Whether you are a first-year teacher or one who has been in the profession a while, a new school year is always a promise of a new beginning. You are given a chance to reinvent yourself and the things you do for your students. You are given the opportunity to make a difference in the lives of many.
As a veteran now embarking on year thirty-six, I have learned a thing or two about being successful and being happy in the profession. I have certainly realized that there will be many days that are difficult – so overbearing that you just don’t know how you can ever return the next morning. But I have also learned that these moments are there to teach us about ourselves, our craft, and our students.
Griping in the teachers’ lounge can be cathartic, but carrying the anger, despair and frustration beyond its doors will surely be detrimental to your well-being and that of your students as well.
A few years ago, I decided that I was going to start a “Fresh Start Journal.” I vowed that, no matter how difficult my day happened to be, I would write about something from each day that made me smile or laugh or stop and ponder about the life of one of my kids. Some days it was very difficult – but not impossible – to find that ray of sunshine. Other days, I had several stories to record. The point is – for the past five years – I’ve never gone a day without finding a moment that made me grateful for being a teacher.
After a while, I found myself actively looking for those moments – listening for the funny things kids said, watching for the kind or goofy things kids did. I didn’t have to think so hard at night when I would turn to my journal because I was purposefully watching for “moments” during my actual time interacting with the kids. The net result was that I was now looking for the good in my students more than for their faults.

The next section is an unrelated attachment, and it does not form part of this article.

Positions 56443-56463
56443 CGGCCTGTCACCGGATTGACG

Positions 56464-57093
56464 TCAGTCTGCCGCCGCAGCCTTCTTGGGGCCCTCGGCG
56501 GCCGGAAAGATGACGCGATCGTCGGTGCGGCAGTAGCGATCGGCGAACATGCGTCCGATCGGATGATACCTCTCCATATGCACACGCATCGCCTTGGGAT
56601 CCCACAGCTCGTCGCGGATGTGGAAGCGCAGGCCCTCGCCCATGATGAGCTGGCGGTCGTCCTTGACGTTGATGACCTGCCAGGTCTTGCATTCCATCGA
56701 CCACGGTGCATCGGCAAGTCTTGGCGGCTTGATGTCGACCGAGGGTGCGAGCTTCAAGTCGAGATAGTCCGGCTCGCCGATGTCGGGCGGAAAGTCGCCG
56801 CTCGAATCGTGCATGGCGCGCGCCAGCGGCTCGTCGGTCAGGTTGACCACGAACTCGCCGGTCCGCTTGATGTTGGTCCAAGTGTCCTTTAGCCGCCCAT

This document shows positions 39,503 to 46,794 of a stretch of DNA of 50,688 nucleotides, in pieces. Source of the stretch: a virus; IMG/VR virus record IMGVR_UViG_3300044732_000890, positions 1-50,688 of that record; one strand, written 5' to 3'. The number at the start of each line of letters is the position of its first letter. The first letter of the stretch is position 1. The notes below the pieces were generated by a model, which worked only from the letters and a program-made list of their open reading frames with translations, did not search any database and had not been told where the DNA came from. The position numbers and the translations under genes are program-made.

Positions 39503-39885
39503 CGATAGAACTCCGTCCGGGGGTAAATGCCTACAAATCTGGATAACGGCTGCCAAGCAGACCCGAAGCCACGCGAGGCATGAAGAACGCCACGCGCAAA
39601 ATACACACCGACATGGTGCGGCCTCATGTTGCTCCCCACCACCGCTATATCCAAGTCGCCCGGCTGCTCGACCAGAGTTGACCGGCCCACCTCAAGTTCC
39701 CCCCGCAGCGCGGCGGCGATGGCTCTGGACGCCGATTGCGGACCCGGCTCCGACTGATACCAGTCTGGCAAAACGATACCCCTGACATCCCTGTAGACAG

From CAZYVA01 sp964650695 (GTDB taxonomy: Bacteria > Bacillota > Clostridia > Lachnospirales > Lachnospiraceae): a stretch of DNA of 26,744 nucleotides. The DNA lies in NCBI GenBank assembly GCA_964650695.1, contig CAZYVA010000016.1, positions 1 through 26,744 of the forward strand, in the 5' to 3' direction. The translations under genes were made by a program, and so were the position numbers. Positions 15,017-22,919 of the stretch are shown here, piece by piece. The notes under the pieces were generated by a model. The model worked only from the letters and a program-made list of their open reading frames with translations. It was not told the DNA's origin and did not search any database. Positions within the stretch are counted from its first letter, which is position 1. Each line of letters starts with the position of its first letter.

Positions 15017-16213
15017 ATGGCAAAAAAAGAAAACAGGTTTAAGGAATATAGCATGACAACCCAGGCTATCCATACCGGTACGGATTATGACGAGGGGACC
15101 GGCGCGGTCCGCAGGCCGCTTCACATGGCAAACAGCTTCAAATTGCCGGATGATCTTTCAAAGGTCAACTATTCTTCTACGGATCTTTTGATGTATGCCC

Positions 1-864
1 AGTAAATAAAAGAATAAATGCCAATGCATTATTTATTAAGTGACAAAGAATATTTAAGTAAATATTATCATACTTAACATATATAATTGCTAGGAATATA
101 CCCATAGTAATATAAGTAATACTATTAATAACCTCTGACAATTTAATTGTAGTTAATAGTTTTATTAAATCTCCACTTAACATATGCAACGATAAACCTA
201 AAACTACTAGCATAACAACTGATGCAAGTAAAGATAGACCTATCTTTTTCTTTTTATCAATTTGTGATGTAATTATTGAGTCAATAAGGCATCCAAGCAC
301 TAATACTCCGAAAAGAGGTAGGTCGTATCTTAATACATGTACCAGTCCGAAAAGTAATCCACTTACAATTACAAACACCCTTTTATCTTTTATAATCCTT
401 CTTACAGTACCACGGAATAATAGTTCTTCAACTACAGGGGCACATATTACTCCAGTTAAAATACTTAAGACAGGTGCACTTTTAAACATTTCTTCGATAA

On especially trying days, re-reading entries in my journal can return a smile to my face, hope to my heart, and a resolve to go back to school and try again with a fresh start. Reviewing what I have written can help me better appreciate the souls of the children in my charge and give them a fresh start as well. Looking back through the pages, I can be reminded of the good things that happened during the year and realize just how much my students have grown and matured during their time with me.
My journal from last school year contains many anecdotes about a boy named Ivan. The kid had a lot of behavior issues – disobeying rules and disrespecting teachers. His redeeming grace was that he could make me laugh. By the end of the year, he had mellowed a bit. Then, on the last day of school, he embraced me in a hug and sobbed. This is what I wrote in my journal that evening:
“This boy is a great reminder to me that we should never give up on a kid – especially our adolescents – and that relationships take a lot of work and a lot of time. Ivan was an extremely squirmy kid at the start of the year. I thought he would never calm down.
“For the past two days, he has been all over the place, but also has spent a lot of time sitting next to me and talking. At one point today, he draped his arm over my shoulder and sat like that as he told me about his summer plans.
“Teaching is an exhausting but extremely rewarding profession. Sometimes you get to see the changes you worked for all year, sometimes you don’t.
“I’m grateful I did not give up on Ivan.”
Copyright, Tim Ramsey, 2018.